|Landslides||The tag hazard_type=landslide comprises all the hazards that involve massive displacement of earth, mud, stones... Although those hazards are quite different from each other, it is not easy for non-specialists to make the distinction. As this distinction is not essential for general humanitarian purposes, we thus propose to simplify the process the ontology.||Landslide, rockfall, debris flow||Past events (often well known in rural communities), hazard zones identified by relevant NGOs and national agencies|
|Snow avalanches||Only snow avalanches that are relatively predictable and that directly affect populations are taken into account. We thus consider the big ones (winter powder avalanches and spring wet avalanches), but not the slab avalanches, well known by skiers and mountaineers, but usually not affecting villages.||N/A||Past events (often well known in rural communities), hazard zones identified by relevant NGOs and national agencies|
|Floods||A flood is a significant overflow of the water level that submerges a piece of land.||N/A||Past events (often well known in rural communities), hazard zones identified by relevant NGOs and national agencies|
Any other hazard?
Qualification of hazards
It is not enough to define a hazard zone only with a polygon. Some attributes are required to store (at least) the intensity (is it a powerful landslide, or a relatively weak one?) and the return period (does it come back every year or once per generation?). The challenge here is to keep the model simple enough for non-specialists to be able to input data, but complex enough to keep some significance. A very simplified and intuitive approach is proposed here:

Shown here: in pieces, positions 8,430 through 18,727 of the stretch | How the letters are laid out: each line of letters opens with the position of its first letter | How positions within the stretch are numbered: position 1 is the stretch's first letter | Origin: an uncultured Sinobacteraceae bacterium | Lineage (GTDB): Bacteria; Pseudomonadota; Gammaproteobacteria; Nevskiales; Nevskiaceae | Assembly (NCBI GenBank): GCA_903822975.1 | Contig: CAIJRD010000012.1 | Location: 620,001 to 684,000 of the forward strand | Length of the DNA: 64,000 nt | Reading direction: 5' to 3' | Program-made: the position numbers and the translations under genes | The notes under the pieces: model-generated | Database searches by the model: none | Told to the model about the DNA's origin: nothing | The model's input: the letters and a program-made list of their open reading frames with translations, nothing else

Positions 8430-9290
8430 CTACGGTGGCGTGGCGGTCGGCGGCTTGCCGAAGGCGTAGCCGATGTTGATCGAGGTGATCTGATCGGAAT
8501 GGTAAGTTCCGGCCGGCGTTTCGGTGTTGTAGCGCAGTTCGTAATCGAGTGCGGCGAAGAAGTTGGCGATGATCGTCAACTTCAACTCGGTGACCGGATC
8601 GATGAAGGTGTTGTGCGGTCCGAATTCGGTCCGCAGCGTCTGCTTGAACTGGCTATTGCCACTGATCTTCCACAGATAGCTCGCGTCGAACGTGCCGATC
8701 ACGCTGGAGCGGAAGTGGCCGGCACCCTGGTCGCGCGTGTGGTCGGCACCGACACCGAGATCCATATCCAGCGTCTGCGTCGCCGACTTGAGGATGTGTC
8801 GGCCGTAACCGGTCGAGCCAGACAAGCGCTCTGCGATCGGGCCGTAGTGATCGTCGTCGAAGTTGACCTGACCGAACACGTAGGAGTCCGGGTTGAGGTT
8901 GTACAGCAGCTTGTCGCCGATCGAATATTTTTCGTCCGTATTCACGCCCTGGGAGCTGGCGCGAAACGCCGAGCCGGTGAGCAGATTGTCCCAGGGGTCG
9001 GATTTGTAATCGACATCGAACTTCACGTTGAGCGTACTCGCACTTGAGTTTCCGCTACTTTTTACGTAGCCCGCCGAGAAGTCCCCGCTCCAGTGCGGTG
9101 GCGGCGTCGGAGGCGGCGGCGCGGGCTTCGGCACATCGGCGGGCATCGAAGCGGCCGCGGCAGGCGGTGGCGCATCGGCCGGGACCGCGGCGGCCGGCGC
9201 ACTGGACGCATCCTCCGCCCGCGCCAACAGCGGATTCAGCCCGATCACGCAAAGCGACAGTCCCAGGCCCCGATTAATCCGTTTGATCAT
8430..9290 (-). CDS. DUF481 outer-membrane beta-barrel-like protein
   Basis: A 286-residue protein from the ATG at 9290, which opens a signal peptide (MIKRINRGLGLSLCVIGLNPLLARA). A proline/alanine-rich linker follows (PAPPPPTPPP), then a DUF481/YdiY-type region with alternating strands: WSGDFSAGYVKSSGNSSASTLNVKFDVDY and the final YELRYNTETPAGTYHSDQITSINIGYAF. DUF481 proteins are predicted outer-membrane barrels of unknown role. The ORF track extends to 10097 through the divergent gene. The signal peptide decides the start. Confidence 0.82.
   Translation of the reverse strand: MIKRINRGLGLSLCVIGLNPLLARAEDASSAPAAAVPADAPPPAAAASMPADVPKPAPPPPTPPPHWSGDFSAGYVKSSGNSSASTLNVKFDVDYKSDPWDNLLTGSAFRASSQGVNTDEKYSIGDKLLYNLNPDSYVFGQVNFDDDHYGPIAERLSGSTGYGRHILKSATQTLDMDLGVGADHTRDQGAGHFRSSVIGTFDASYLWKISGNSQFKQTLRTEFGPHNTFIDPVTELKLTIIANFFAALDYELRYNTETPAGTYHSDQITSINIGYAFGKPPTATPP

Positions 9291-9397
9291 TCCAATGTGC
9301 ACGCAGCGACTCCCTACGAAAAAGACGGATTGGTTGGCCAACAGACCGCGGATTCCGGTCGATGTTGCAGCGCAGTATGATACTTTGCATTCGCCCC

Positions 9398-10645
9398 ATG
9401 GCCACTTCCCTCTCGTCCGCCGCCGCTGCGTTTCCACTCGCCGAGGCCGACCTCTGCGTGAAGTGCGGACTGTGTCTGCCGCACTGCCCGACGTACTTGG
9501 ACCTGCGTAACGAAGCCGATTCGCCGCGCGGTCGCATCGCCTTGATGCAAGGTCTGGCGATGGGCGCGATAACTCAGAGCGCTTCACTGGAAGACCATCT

- Low intensity: a low intensity hazard is powerful enough to damage (but not to destroy) a house that would hypothetically be located on its path
- High intensity: a high intensity hazard is powerful enough to destroy a house that would hypothetically be located on its path
NB: by "house" we mean the type of habitat construction that is most commonly found in the region where the hazard is considered. The intensity is thus a value that is relative to the local environment.
Hazard return period
The return period is given as the approximate return time period, in years. A seasonal flood coming every year will thus be given a return period of 1. A landslide that has been observed once in a generation will be given a return period of 30.
As the return period are usually not known precisely (and as they anyway fluctuate), a better approach is to categorize it in 3 very easily understandable categories:
- < 3 years: any hazard that occurs almost every year (seasonal flood, spring avalanche...). Those are very well-known from communities, as they impact there life and activities every year)
- 3 - 50 years: any hazard that occurs more than once in a lifetime
- > 50 years: any hazard that happens once (or less in a lifetime)
The significance of a hazard is given as a function of the intensity and the return period. A tentative example is shown below:
|Return period < 3 years||Return period 3-50 years||Return period > 50 years|
|Low intensity||High significance||Medium significance||Low significance|
|High intensity||High significance||High significance||Medium significance|
NB: the significance is a concept that will be used for the rendering. E.g.:
- High significance => Red
- Medium significance => Orange
- Low significance => Yellow
Some flood zones have already been mapped in OSM. If this multi-hazard approach gains momentum and proves to be useful and universal enough, the existing flood-related information might be translated into the new tag-system.
The following tags are aimed at carrying enough information so that relevant analysis can be carried out, while keeping the model simple enough.
- Should the hazard data be stored along with the traditional OSM data? If not, what should be the most appropriate structure to ensure compatibility and ease of use?
- What is the risk of vandalism and how to fight against it? As real estate prices highly depend on the safety of the location (who would like to buy a flat in what is known as landslide-prone area?), wouldn't some people be tempted to create nonexistent hazard zones or to suppress actual zones?